TWC Prevents DVR Commercial Skipping with New Patent
June 22, 2012 3:30 AM
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The new patent aims to disable the fast-forward function as well as the "Look Back" and "Start Over" features in programs that are saved on the physical DVR
Time Warner Cable (TWC) patented a technique for digital video recorders (DVRs) that may prevent viewers from
The new patent aims to disable the fast-forward function as well as the "Look Back" and "Start Over" features in programs that are saved on the physical DVR. This would apply to network-based DVR and physical DVRs in subscriber homes.
"Look Back" allows TWC subscribers to access a program within three days of the premiere date if they forgot to record it, and "Start Over" allows the user to restart a show already in progress.
The reason for the new patent? Advertising. TWC worries that advertisers won't pony up the dough for advertisements if subscribers are just skipping them to get to their movie or TV show anyway.
"The ability to prevent trick mode functionality may be important for a number of reasons. Advertisers may not be willing to pay as much to place advertisements if they know that users may fast forward through the advertisement and thus not receive the desired sales message," said TWC in the patent. "Content providers may not be willing to grant rights in their content, or may want to charge more, if trick modes are permitted."
The patent may be difficult to uphold with DVRs that aren't controlled by the operator, but the multiple system operator (MSO) can stop subscribers from skipping commercials in cable shows they record using other devices.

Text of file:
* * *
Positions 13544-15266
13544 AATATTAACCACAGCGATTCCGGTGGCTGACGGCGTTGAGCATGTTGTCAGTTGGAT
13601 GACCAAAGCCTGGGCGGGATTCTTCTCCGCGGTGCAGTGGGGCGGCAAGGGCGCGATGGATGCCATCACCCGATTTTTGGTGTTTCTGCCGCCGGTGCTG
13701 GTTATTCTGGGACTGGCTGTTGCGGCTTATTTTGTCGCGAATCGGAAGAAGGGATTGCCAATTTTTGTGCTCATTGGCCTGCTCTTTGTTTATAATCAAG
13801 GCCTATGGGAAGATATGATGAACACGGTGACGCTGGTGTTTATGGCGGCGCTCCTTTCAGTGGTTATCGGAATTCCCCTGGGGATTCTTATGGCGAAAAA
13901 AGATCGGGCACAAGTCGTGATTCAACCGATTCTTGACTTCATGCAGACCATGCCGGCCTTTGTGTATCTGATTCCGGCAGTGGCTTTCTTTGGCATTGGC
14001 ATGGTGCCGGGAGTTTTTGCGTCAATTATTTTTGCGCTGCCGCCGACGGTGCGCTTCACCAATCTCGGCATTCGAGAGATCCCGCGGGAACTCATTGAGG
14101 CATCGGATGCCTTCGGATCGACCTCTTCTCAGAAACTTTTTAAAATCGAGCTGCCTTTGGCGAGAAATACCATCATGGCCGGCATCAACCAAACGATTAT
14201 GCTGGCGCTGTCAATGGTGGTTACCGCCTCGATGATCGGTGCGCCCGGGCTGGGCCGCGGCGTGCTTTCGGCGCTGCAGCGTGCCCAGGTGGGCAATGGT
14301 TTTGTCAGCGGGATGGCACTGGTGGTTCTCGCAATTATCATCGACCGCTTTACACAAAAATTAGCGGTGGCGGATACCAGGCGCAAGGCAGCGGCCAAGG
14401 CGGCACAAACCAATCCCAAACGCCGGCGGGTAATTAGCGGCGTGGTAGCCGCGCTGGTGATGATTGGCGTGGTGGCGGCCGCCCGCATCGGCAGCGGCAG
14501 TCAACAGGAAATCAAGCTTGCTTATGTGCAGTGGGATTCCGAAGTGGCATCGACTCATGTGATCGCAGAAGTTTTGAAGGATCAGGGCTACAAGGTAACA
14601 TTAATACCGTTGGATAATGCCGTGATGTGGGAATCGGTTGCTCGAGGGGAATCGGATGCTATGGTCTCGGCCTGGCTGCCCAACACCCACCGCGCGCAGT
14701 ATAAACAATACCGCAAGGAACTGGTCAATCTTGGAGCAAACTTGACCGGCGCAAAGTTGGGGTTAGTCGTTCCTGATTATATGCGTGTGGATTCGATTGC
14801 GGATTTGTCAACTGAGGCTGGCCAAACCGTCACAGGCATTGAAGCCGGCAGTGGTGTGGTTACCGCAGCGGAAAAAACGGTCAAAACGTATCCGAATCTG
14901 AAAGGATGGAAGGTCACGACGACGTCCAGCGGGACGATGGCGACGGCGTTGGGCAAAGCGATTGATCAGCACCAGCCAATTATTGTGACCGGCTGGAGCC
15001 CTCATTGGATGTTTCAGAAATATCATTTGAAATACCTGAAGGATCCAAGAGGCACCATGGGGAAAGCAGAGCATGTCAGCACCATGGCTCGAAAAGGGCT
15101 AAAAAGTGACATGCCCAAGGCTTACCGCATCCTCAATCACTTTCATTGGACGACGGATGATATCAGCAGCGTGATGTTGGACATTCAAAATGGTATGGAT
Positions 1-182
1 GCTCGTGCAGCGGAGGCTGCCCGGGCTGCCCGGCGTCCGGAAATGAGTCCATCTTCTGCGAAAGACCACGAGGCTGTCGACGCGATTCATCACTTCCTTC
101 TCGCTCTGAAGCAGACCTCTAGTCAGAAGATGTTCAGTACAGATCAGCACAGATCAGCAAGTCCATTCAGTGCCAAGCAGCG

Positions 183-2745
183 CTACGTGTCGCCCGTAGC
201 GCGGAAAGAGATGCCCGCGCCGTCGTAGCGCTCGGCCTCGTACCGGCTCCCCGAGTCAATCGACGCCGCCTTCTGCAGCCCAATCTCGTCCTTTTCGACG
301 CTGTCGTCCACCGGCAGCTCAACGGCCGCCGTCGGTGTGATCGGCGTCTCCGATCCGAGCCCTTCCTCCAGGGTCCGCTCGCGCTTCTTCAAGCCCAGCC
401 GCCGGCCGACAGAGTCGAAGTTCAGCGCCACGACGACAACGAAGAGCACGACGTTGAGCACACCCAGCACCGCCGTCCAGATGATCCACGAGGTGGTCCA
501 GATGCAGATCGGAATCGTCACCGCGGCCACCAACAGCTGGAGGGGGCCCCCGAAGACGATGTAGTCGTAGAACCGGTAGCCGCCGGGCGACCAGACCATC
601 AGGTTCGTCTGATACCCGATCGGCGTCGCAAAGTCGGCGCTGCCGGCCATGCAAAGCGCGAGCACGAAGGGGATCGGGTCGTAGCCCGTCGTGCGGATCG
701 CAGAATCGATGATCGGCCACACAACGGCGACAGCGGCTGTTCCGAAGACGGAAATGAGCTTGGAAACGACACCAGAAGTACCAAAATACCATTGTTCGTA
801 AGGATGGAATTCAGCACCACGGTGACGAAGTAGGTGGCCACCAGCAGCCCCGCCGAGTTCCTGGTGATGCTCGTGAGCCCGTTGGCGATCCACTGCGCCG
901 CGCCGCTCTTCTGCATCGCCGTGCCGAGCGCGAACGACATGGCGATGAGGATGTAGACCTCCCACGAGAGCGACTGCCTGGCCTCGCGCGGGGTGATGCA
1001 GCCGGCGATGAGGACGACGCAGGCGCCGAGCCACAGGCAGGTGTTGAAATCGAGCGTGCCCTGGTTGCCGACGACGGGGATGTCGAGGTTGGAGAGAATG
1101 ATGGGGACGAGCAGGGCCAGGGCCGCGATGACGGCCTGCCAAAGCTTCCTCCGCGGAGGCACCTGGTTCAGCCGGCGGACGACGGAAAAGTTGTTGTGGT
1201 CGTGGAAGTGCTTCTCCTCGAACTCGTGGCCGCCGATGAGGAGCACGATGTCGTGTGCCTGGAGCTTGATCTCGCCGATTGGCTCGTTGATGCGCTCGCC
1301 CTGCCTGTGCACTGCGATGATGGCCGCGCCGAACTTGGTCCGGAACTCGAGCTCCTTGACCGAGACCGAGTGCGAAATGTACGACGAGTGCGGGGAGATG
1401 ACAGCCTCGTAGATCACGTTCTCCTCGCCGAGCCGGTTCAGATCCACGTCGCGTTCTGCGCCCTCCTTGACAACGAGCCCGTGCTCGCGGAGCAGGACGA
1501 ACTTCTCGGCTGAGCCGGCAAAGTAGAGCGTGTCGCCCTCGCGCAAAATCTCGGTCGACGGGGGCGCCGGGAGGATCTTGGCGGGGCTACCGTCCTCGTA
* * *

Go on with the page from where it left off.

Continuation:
TWC might have some issues with this new patent because subscribers will likely just go to other services like Verizon and DirecTV for DVRs that allow them to skip commercials.
Just last month, it was reported that Fox, CBS and NBC were
taking Dish Network to court
over a new feature that allows subscribers to skip advertisements. Dish ended up filing a suit to make ad-skipping acceptable with an official judgement.
The topic has raised much debate, where advertisers and TV broadcasters are looking for better methods of monetizing their content as more subscribers use DVRs.
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What can networks sue for?
6/22/2012 12:05:24 PM
I'm curious, when a new DVR is announced that has commercial skipping functionality, the lawsuits get filed immediately. What is it, exactly, they they can sue for, if a market driven solution is available to consumers? How is it that advertising lobbies can legally force us to watch commercials? Is this America or the Soviet Union? Oh yeah, it's the Corporate Union.
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